Flat Tire Repair Options

flat tire repairGetting a flat tire is never easy or fun.  Whether it’s a fast leak or a slow leak, flat tire repair is going to be in your future.  Like any vehicle leak, a leak in your tire will eventually lead to problems if you don’t repair it.  Those problems could be as insignificant as poor fuel mileage or accelerated tire wear or as drastic as a dangerous handling situation that can lead to a crash.

Like any leak repair, simply replacing the leaking part, in this case getting a new tire, is always an option.  Before you go out and spend the money on new rubber for your ride, it’s important to know what your options are.

Flat Tire Repair Options

  1. Tire Sealant
  2. Tire Plug
  3. Tire Patch

Tire Sealant

Tire sealant comes in a lot of different brands but generally work the same.  You inject the sealant into your tire and as you drive the sealant sloshes around inside the tire and coats the leak point.  As the sealant dries it should plug up the hole and keep air inside your tire.  We’ve had some success using these products for small leaks including torn mourning surfaces and cracked valve stems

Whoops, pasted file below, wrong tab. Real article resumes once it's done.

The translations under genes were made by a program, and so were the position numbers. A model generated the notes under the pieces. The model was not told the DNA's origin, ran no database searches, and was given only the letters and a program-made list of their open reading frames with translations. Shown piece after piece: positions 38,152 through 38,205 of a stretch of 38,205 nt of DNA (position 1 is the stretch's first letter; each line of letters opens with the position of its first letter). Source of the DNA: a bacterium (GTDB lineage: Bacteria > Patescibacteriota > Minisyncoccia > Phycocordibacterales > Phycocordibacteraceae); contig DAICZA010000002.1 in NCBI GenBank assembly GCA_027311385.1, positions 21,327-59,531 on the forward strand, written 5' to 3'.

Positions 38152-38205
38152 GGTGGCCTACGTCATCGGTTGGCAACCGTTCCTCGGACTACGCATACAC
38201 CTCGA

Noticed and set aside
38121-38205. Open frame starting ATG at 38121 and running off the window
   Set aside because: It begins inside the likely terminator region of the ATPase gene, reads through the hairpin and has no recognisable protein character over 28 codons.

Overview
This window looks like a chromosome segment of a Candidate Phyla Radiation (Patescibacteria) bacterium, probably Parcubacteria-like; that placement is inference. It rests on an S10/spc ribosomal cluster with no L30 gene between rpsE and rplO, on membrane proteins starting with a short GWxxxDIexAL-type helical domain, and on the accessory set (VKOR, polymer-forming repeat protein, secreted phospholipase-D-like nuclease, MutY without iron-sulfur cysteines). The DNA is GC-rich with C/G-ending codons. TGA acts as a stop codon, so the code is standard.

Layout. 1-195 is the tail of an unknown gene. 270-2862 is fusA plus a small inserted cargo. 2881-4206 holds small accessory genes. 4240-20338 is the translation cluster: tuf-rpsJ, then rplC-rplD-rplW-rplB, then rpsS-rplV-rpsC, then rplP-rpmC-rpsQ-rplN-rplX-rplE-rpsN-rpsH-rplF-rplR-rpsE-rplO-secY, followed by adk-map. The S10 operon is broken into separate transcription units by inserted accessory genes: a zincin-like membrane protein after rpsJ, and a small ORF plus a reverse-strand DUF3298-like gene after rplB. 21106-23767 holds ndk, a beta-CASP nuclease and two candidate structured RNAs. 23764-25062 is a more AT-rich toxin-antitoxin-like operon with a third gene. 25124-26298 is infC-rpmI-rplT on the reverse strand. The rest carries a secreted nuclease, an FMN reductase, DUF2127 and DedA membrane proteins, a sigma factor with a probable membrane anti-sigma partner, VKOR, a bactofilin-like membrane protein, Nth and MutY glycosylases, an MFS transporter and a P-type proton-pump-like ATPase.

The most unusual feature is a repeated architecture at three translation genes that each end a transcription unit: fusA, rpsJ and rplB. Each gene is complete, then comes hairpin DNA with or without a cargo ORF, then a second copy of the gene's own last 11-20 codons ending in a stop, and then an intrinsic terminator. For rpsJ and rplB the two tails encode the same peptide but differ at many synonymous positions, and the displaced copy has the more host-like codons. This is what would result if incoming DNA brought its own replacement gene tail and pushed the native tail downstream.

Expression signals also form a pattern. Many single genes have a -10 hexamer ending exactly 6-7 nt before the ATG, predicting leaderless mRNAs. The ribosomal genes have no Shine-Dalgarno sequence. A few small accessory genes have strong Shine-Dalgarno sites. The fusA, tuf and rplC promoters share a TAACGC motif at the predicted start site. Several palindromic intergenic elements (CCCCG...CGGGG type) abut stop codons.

Tire Plug

Tire plugs are extremely convenient because they can usually be used without removing the tire from the rim.  Their limitation is that they often don’t create a perfect seal and can only fix a hole inside the tread of the tire.  If you’ve got a nail or screw in your tire and you simply pull it out it will leave a hole and your tire will go flat even faster.  Instead, insert a tire plug where the nail came out and slow your leak down.

Tire Patch

A patch is the best option for flat tire repair but it does require removing the tire from the rim and it can also only be used to fix a hole in the center of your tire.  If you put your patch too close to, or on the sidewall of the tire, the tire flexing as you drive will cause the patch to come off.  Patches often form a permanent seal so if you still have lots of life left in your tires they are a great way to go!

If you’re not a big DIY person you may consider taking your flat tire to your local mechanic or tire shop.  Often these businesses will repair flat tires for a small fee or even for free in hopes of earning your business when the time does come for new tires.

Photo by Denny Müller on Unsplash